• Carolyn Coleman- Carolyn tutors our youth as well as other youth in the community for the General Education Diploma (GED).

Left to Right: Bienvevido Delgado, Cody Volunteer; Frank Spinella, Cody Volunteer; Marty Siegel, Cody Volunteer; Betty Siegel, Cody Volunteer; Ashley Bailey, OCSO Crime Prevention Manager; Patty Hooper, JPO and Volunteer Coordinator.   Second Row Left to Right Reba Chavis, JPOS; Gary Anderson, Cody Volunteer; Edward Robbeloth, Cody Volunteer; Fred Dallas, Cody Volunteer; Ginger Madden, State Attorney; Michael Allshouse, JPO; Zachary Rodgers, Public Defender; and Bonnie Krasinski, SrJPO.  Individuals not pictured are, Alan Haberbusch, CODY Volunteer; and Ron Woodall, Cody Volunteer; Tara Frazier, SrJPO; Julie Johnson, JPO; Pat Young, JPO; Kelly Stanford, JPO; Kim Kilgore, JPO; and Sylvia Anderson, Secretary Specialist.

  • Duane Vandross- Duane provides mentorship for young men on probation and meets with them at our office every Wednesday afternoon. 
  • Jonathan Sansom, and Laura Rodos are facilitators for the “Training A Generation in Truth (TAGIT) Program”.  It is an eight-week program that educates youth on right from wrong and to guide them through the thought process of making choices.   
  • Ray Samson, Jimmy James and Brad Moore offer youth support by visiting youth in the programs and in the community.  

The second luncheon gave DJJ staff the opportunity to honor the Okaloosa County Sheriff’s Department Cody Volunteers (OSCD). The OSCD provides their volunteers with a care to conduct curfew checks for those DJJ youth who are on probation in Okaloosa County. The program has been going strong for over 15 years and the award was accepted by Ashley Bailey from the Okaloosa County Sheriff’s Department. 

Pictured right (left to right): Patty Hooper, JPO / Volunteer Coordinator, Reba Chavis, JPOS, and Ashley Bailey, OCSO Crime Prevention Manager.

I am pleased to share this letter of appreciation that was sent to JPOS Fred Womack in Circuit 14 from a parent in regards to JPO Amber Gillis who has been providing care to her son and her family. The letter reads:

Good morning Mr. Womack, 

My name is Michelle and we are currently working with Mrs. Amber Gillis with probation with our son.  I just wanted to give her some kudos for her extra hard work and heart that she has poured into us.  As I'm sure you could imagine, going through a situation is very difficult when you have specific dreams that are good for your child and they decide to live a criminal lifestyle.  I believe Mrs. Gillis has made this much easier to bear as she has been very much involved even on a personal level while our family is going through this difficult time.  She is always willing to go above and beyond her normal duties while trying to make sure that we understand fully the process of the situation and being available at any time if we have questions or concerns.  

This experience with her has been such a blessing to our family as she understands that we are human, and have feelings, and doesn't treat us like we are just a number.  We are so grateful for her service and just wanted to let someone know that she is appreciated and we would like her to get some sort of recognition for that.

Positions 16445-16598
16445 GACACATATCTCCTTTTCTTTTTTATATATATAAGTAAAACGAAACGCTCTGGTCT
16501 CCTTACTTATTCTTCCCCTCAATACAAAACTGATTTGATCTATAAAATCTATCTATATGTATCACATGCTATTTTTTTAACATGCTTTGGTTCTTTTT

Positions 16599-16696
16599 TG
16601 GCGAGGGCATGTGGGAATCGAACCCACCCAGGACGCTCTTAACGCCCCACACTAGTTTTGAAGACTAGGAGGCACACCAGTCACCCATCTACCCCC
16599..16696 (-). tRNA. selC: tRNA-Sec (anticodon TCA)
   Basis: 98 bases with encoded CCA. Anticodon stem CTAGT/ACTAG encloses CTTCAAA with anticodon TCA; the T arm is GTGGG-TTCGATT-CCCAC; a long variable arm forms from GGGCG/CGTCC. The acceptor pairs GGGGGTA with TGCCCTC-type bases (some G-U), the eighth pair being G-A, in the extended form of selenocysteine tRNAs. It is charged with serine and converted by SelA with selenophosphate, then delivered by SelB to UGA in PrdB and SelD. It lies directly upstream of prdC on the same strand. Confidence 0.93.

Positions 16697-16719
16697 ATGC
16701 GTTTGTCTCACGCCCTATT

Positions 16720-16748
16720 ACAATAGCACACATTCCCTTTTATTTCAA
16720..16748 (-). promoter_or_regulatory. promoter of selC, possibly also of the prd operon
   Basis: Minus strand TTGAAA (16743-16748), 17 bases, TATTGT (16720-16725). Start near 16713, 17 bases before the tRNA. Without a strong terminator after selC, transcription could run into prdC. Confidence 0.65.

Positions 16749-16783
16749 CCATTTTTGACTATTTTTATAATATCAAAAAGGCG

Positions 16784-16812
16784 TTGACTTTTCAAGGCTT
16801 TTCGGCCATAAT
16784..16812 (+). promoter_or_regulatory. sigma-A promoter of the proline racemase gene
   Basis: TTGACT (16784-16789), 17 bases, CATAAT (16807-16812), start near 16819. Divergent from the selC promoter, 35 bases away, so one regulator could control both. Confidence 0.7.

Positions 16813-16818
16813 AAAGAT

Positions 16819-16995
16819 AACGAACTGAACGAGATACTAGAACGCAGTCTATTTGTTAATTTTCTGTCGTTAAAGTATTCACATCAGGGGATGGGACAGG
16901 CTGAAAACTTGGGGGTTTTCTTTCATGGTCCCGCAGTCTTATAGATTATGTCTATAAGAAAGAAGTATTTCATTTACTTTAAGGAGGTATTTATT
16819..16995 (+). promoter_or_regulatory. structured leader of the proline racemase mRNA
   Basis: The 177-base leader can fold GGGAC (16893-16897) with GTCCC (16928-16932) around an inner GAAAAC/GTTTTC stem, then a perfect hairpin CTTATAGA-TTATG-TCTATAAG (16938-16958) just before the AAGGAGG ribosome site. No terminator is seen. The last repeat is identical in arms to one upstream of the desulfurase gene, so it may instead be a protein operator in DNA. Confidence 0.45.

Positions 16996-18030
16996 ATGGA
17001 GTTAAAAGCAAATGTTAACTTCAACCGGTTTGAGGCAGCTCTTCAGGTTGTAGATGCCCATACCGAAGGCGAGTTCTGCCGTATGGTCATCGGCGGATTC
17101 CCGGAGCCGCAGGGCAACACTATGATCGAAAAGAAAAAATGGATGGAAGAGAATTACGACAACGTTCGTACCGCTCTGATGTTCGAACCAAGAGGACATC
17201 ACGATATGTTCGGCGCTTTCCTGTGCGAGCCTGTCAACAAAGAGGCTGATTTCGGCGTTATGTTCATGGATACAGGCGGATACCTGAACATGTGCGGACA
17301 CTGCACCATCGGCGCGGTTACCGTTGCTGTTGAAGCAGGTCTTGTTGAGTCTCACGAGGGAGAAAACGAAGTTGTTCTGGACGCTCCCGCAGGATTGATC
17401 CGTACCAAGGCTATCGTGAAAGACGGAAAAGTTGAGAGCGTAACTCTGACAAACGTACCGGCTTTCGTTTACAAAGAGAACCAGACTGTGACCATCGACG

Circuit 3 Reform Specialist Michelle Galloway met with law enforcement officials at Columbia High School in Lake City to discuss the utilization of the Civil Citation program at the schools in lieu of arrests. Michelle explained how this program is a “win-win” for both the youth who will benefit from not having an arrest record, as well as the community, which will save tax dollars by not having to process these youths through the already over-loaded judicial system.

Pictured left to right: Deputy Baker, Reform Specialist Michelle Galloway, Deputy Finnell and Deputy Skinner

Each August, Bay Area Youth Services (BAYS) Florida hosts their semi-annual meeting in Orlando. It is a time for the state-wide organization to come together and enjoy the camaraderie of friends and co-workers in a casual setting with good food, games, activities, and tons of learning and training opportunities.   

During this meeting, staff members are challenged to contribute to their communities in a new way.  This year BAYS Florida chose to provide support to the youth we serve - by hosting an arts and crafts supplies drive.  As care-providers, we all know how valuable it is for young people to have hands-on creative experiences. The BAYS Florida staff members really rose to the occasion, providing a plethora of art supplies including watercolor paints and paper, oil pastels, drawing pencils, art paper, acrylic paints, markers, colored pencils, glitter, and much, much more.  Enough art supplies were donated to ensure that each BAYS Florida JDAP team was able to collect a variety of supplies to take back to their offices to provide to the youth they are serving each day.   It is exciting to know that our youth are able to express themselves in free and creative ways thanks, in large part, to the generous and dedicated staff of BAYS Florida.